4. As to what caused the problem: Peer review caused the problem. It is career suicide to discover that someone else’s research is irreproducible.

    Seth: Your second sentence (“It is career suicide…”) is an excellent point. I don’t see the connection with your first sentence (“As to what…”).

  5. Is it really career suicide? Depends on the case. Everybody jumped on “cold fusion” immediately and multiple labs rushed to replicate it but were unable to. The reputations of none of these labs were harmed by failure to replicate.

    Of course this was a celebrity case, and a media event.

  6. The reason most drug and disease studies are done is only to support or discredit various products. Proffessional science today is an advertising war — and has nothing to do with reality. Even government-funded studies are likely corrupted by lobbying efforts.

    Labs are funded with an expected outcome. And are repeated, apparently, until that outcome is achieved, with failures discarded annonmously.

  7. It seems to me that some of the best research is being done by self-taught bloggers like Denise Minger and Paul Jaminet, neither of whom has credentials in nutrition. Almost every professional field has now become a guild that exists primarily to perpetuate itself and not to seek the truth. Education, psychotherapy, literary studies, the arts, and even many of the sciences have become disconnected from the joy of learning.

  8. It’s not completely correct to believe that experiments are just done once and then blindly believed to be true if in a respectable paper. A proper explanation of research methods and equipment used is standard part in scientific articles, so it’s easy to snatch that and make your own things with it. Hence, results are often reproduced in following studies by various researchers, when experiments are built by using previous research methods as a starting point.

  9. garymar: The difference is that cold fusion wasn’t *supposed* to exist. New successful drugs are supposed to exist; if they didn’t, how do these fields & the scientists they employ justify themselves?

  10. I see the situation only slightly differently than James. I see peer review as reproducing the pre-existing status hierarchy.

    When Richard Feynman submits a paper, it is career suicide to reject it. Reviewers are supposed to be anonymous, but in practice cannot rely on that formal reality. If they repeatedly reject papers due to science instead of sociology, they take the risk several times. For example, I keep hearing about reviewer shenanigans, such conflicts of interest, which should be impossible to discover.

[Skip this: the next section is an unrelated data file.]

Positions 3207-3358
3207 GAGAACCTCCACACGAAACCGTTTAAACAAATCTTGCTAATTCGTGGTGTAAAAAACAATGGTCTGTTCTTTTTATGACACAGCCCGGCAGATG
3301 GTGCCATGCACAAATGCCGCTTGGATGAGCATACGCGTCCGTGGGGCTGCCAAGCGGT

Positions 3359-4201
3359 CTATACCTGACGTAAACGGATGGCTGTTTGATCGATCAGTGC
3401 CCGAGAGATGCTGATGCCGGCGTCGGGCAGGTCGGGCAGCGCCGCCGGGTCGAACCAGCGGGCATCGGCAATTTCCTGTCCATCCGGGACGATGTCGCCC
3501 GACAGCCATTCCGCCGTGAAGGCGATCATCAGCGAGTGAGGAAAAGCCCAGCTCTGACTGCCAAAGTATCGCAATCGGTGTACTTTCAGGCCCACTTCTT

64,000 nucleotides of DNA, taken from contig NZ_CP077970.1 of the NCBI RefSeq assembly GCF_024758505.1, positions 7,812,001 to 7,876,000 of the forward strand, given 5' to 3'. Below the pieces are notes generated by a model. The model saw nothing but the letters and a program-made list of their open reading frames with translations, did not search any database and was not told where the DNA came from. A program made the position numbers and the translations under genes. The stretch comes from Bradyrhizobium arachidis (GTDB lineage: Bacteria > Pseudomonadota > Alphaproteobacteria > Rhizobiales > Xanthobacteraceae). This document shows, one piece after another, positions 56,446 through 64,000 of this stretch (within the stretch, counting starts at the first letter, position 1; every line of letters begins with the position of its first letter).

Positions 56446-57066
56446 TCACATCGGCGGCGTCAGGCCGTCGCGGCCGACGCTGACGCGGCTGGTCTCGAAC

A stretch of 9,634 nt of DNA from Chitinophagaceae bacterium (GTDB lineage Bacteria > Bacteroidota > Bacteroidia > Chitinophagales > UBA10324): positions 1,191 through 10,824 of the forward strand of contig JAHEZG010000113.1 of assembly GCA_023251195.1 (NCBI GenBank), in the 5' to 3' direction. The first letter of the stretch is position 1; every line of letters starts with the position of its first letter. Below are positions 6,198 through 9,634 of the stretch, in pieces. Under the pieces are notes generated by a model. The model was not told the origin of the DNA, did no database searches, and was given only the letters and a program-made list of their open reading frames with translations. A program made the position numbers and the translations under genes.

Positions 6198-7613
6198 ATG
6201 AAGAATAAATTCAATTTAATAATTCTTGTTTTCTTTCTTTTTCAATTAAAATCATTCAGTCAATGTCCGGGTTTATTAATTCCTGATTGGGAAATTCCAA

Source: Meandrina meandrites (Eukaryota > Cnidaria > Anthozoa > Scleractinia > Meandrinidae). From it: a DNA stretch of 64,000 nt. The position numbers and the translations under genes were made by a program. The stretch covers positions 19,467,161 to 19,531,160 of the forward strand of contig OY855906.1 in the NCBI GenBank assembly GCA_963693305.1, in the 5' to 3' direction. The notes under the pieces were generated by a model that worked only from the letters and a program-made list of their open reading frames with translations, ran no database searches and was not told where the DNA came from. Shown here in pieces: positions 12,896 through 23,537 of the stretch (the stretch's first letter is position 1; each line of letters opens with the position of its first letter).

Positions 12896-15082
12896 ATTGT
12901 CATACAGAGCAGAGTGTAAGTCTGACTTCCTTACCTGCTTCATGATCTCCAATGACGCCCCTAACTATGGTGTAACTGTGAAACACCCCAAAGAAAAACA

When J random submits a paper, it is career suicide to accept it.

    When J random, Ph.D submits a paper, it is decided based on whether it makes Feynman look bad. As per the link, if it makes Feynman look bad, the journals will reject it, and get legalistic if J random insists, strenuously pursuing plausible deniability. Feynman will be able to publish multiple replies without difficulty.

    Under certain conditions, s/Richard Feynman/Michael Mann/g

  11. Great post. This is a very real concern in biomedical research. One valid explanation for why some results don’t replicate is complexity. Under a model of complexity and nonlinearity you don’t necessarily expect some things to replicate. I wrote a paper several years ago showing how and why real genetic association results might not replicate as allele frequencies change slightly from study to study. The paper was published here in PLoS One (open):

  12. Hi Seth, great post!

    I think this is a major issue. To address it will require changes in the incentive system that promote collaboration and reproducibility of preclinical academic research. Any new set of incentives should focus, in part, on the funding agencies and journal publications that support academic research. For instance:
    – Funding agencies should allocate some proportion of a grant to allow research groups to include independent replication in their project work flow.
    – Journal editors should encourage and acknowledge independent replication of key results (either pre or post publication).

    Seth: Thanks. I agree with your broad point and I like your specific suggestions.